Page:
Query: NC_015978:352478 Lactobacillus sanfranciscensis TMW 1.1304 chromosome, complete Lineage: Lactobacillus sanfranciscensis; Lactobacillus; Lactobacillaceae; Lactobacillales; Firmicutes; Bacteria General Information: This is the characteristic organism in wheat sourdough. They are commonly found in the oral, vaginal, and intestinal regions of many animals. They are important industrial microbes that contribute to the production of cheese, yogurt, and other products such as fermented milks, all stemming from the production of lactic acid, which inhibits the growth of other organisms as well as lowering the pH of the food product. Industrial production requires the use of starter cultures, which are carefully cultivated, created, and maintained, which produce specific end products during fermentation that impart flavor to the final product, as well as contributing important metabolic reactions, such as the breakdown of milk proteins during cheese production. The end product of fermentation, lactic acid, is also being used as a starter molecule for complex organic molecule syntheses.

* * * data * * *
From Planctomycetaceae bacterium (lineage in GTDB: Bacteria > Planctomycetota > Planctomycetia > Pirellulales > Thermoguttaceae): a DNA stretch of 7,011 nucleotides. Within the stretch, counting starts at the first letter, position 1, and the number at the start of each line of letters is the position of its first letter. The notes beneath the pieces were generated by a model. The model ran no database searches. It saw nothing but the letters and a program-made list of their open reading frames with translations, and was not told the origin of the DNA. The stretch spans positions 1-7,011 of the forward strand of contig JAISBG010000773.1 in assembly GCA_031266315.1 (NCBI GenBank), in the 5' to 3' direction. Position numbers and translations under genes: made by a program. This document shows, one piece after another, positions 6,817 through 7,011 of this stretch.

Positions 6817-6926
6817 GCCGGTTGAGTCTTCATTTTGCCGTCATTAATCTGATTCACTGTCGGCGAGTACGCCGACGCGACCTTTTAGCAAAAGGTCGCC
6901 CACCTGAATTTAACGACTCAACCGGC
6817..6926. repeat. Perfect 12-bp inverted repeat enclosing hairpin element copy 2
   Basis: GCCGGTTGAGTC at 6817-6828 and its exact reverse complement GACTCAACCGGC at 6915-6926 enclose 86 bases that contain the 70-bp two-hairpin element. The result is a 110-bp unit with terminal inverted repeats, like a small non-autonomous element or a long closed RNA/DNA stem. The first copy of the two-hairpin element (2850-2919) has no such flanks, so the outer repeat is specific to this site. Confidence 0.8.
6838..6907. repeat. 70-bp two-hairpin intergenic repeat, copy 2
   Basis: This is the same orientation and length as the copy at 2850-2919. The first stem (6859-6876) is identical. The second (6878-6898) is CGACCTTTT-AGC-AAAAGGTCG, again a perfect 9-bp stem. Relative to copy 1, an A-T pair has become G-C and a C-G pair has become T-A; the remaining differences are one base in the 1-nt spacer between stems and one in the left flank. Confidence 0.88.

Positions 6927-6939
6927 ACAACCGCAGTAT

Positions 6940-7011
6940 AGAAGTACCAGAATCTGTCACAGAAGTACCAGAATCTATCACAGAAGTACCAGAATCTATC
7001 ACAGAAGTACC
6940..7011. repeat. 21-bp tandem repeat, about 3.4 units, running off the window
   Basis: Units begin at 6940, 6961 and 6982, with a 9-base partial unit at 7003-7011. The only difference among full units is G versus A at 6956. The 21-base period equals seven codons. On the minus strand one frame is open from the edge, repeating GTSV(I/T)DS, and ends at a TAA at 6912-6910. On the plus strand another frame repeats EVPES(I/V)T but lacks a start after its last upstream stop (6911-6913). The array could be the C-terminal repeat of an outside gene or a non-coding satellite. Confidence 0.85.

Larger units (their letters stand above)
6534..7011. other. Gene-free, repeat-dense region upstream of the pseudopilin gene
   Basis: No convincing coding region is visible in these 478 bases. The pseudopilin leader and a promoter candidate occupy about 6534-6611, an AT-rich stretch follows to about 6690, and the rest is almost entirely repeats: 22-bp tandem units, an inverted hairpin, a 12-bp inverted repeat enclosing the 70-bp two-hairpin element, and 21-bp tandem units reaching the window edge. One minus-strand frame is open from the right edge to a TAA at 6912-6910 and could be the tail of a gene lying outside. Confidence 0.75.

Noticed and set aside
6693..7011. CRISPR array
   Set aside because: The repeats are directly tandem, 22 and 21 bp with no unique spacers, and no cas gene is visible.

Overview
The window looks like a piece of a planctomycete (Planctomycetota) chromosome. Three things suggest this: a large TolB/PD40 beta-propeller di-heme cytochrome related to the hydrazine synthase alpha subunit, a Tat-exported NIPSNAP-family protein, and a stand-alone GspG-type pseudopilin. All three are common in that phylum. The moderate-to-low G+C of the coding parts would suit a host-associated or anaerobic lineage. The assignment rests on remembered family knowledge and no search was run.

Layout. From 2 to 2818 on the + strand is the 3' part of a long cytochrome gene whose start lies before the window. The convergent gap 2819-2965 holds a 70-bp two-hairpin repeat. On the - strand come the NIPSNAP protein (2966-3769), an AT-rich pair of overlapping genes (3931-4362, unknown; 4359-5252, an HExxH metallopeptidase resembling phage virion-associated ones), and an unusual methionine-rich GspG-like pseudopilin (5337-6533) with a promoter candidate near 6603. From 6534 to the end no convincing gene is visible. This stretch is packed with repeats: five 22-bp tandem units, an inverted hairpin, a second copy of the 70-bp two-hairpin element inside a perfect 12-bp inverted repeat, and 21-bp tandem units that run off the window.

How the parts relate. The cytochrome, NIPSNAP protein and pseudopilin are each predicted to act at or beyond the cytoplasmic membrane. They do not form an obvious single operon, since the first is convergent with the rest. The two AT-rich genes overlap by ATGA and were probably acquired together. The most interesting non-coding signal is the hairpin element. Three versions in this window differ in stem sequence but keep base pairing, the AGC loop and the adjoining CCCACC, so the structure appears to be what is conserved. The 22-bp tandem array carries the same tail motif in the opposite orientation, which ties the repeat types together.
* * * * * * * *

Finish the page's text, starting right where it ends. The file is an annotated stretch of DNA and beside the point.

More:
- Sequence; - BLASTP hit: hover for score (Low score = Light, High score = Dark); - hypothetical protein; - cds: hover for description
General Information: This organism was originally identified as Pyrococcus sp. strain KOD1. It was isolated from a solfatara on Kodakara Island, Japan. Hyperthermophilic archeon. This genus is a member of the order Thermococcales in the Euryarchaeota. Thermococcus sp. are the most commonly isolated hyperthermophilic organisms and are often isolated from marine hydrothermal vents and terrestrial hot sulfur springs. Elemental sulfur is either required for, or stimulates, growth. These obligate heterotrophs can ferment a variety of organic compounds, including peptides, amino acids, and sugars in the absence of sulfur. Thermococcus kodakaraensis is a hyperthermophilic archeon. Proteins from this organism have been extensively studied to find thermostable enzymes for industrial and biotechnological applications.